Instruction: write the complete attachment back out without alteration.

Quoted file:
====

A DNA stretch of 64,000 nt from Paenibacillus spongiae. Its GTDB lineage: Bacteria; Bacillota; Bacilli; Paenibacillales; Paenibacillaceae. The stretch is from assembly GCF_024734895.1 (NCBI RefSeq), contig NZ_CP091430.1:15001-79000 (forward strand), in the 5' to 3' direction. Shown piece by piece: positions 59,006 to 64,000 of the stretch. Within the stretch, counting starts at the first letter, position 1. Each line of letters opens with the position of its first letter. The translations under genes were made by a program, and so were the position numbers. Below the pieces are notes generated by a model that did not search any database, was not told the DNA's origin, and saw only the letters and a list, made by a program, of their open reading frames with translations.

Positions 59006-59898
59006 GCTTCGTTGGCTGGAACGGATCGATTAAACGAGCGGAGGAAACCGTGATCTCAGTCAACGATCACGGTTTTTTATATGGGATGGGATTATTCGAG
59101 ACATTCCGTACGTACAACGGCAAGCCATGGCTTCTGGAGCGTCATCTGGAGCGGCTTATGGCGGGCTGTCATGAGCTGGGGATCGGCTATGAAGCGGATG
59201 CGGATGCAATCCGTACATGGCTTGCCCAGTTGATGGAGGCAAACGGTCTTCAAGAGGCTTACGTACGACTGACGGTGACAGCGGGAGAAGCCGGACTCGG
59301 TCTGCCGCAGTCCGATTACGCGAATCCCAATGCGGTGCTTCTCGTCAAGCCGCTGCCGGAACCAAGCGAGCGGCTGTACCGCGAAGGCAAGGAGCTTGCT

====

A DNA stretch of 64,000 nt from Paenibacillus spongiae. Its GTDB lineage: Bacteria; Bacillota; Bacilli; Paenibacillales; Paenibacillaceae. The stretch is from assembly GCF_024734895.1 (NCBI RefSeq), contig NZ_CP091430.1:15001-79000 (forward strand), in the 5' to 3' direction. Shown piece by piece: positions 59,006 to 64,000 of the stretch. Within the stretch, counting starts at the first letter, position 1. Each line of letters opens with the position of its first letter. The translations under genes were made by a program, and so were the position numbers. Below the pieces are notes generated by a model that did not search any database, was not told the DNA's origin, and saw only the letters and a list, made by a program, of their open reading frames with translations.

Positions 59006-59898
59006 GCTTCGTTGGCTGGAACGGATCGATTAAACGAGCGGAGGAAACCGTGATCTCAGTCAACGATCACGGTTTTTTATATGGGATGGGATTATTCGAG
59101 ACATTCCGTACGTACAACGGCAAGCCATGGCTTCTGGAGCGTCATCTGGAGCGGCTTATGGCGGGCTGTCATGAGCTGGGGATCGGCTATGAAGCGGATG
59201 CGGATGCAATCCGTACATGGCTTGCCCAGTTGATGGAGGCAAACGGTCTTCAAGAGGCTTACGTACGACTGACGGTGACAGCGGGAGAAGCCGGACTCGG
59301 TCTGCCGCAGTCCGATTACGCGAATCCCAATGCGGTGCTTCTCGTCAAGCCGCTGCCGGAACCAAGCGAGCGGCTGTACCGCGAAGGCAAGGAGCTTGCT